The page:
Trusting the Wisdom of Our Hands

by Kim   |   September 29, 2009

When was the last time you did handiwork?

By that I mean, not pressing keys at a keyboard or cash register. I mean work you do with your hands that leaves the impression of that hand in some way. Something hand-woven, hand-carved, hand-painted. For many of us in this technological society, the whole hand is dominated by the fingertips (well-muscled from typing) or the thumbs (sore from chronic Blackberrying). Even for people who work in factories or assemble fast food, the human element--the hands that do the work--is meant to be excluded, rather than valued. This leaves many hands hungry, hungry for meaningful work. Think of all the advertisements you've seen recently, and consider which sense they appeal to: sight, sound, taste, and smell all get much more attention than the sense of touch. Hands are neglected, amnesiac: many have forgotten what it is like to dig in the dirt or thread a needle.

We've come to think of the homemade and handmade as having some kind of mystique: as if only our grandmothers or a special class of craftsy people can mend a hem or can some jam. Our hands have an inferiority complex. In reality, there is no exclusive society that allows in only the dextrous: those of us who are rather clumsy can still knead dough, top-and-tail beans, and weed a garden.

If some hands are hungry for work and don't even realize it, others are working unseen.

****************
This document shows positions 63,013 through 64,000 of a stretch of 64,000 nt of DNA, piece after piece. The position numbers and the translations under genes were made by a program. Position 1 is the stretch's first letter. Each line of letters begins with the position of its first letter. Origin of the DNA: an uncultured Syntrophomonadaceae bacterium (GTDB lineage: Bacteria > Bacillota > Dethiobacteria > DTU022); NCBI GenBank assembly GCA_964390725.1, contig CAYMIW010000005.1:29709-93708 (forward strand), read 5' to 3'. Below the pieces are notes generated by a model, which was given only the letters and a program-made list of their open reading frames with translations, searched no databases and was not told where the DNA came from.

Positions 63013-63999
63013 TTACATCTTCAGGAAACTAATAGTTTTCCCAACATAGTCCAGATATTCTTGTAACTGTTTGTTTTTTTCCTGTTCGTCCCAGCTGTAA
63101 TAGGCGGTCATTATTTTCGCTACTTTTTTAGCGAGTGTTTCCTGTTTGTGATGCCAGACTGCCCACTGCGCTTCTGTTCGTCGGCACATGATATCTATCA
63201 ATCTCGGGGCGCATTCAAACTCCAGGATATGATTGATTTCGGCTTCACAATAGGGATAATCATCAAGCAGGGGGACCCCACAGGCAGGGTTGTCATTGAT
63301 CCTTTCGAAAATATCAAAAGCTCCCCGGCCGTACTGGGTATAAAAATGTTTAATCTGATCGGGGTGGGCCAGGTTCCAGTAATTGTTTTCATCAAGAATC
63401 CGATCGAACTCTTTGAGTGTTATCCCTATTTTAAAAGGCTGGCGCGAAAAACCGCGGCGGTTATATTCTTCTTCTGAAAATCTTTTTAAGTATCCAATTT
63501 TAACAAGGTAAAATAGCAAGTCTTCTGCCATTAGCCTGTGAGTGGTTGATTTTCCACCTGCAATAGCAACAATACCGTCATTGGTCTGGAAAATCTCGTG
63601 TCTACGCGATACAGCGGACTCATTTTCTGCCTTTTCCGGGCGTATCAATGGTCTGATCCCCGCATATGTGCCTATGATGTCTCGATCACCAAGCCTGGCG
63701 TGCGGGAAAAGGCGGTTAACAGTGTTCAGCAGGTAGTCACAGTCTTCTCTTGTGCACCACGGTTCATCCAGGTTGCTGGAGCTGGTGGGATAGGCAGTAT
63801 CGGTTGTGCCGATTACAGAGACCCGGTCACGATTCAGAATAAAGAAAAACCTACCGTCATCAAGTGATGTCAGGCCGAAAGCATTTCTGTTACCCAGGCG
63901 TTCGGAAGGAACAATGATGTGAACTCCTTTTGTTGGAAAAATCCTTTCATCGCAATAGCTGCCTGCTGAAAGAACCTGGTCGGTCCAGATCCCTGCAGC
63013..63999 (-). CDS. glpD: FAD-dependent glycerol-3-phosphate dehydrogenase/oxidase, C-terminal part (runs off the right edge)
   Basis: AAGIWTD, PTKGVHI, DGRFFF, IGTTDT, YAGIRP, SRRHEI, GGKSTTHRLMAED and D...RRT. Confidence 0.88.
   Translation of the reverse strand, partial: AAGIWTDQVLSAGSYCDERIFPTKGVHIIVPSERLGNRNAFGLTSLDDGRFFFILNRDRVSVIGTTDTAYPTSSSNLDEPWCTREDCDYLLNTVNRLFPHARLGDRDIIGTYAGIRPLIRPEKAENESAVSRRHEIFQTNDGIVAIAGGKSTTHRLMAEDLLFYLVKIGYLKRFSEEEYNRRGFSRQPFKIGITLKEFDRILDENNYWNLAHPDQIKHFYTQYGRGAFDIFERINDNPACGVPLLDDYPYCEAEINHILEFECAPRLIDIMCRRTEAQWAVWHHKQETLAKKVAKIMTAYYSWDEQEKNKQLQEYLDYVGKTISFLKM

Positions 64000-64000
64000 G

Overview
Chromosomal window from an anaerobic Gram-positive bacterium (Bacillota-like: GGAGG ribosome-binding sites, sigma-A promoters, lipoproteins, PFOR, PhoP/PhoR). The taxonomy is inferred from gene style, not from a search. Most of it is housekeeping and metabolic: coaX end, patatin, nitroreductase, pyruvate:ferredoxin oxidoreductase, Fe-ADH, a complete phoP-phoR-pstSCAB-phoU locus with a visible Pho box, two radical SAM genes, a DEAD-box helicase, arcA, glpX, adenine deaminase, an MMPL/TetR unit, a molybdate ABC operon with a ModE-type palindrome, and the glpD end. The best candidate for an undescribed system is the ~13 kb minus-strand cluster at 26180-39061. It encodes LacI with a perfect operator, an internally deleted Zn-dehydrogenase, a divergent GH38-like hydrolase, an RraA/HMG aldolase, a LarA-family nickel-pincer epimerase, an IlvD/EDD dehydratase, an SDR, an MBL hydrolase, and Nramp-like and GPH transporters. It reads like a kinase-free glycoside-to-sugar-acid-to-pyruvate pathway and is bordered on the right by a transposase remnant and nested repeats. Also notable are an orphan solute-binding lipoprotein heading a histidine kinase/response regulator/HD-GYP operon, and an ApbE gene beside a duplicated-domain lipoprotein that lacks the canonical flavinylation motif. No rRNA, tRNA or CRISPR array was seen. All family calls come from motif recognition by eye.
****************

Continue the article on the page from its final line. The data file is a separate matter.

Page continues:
A few years ago, when the "Day without Mexicans" concept first got going, I remember seeing a photograph of hundreds of workers at a rally. It was an unusual shot because it didn't really capture anyone's face; everyone in the photo had their hands raised, a sea of hands meant to represent the people who build so many of our houses, cook so many of our meals, and play an important part in many other sectors of our economy. For all that a large percentage of Americans are employed in service-related industries, somebody, somewhere is still making stuff, either with their hands, or in cooperation with machines. For every hand-crafted hat bought on Etsy, a thousand are churned out in sweatshops--also by humans, but with none of the character or durability of hand-knitted items.

Craftsmanship is having a resurgence, but we have to be willing to pay for it, to learn it ourselves, to practice it as a lifestyle. We have to stop looking at life from the sidelines, as if our hands are tied behind our backs. Such a lifestyle tends to bring people together into groups of handy people, like sewing bees and barn-raisings. Our hands are capable of cooking a better meal, writing a more heartfelt holiday card, and growing a greener garden than you'd ever believe possible...if we only trust them enough to try.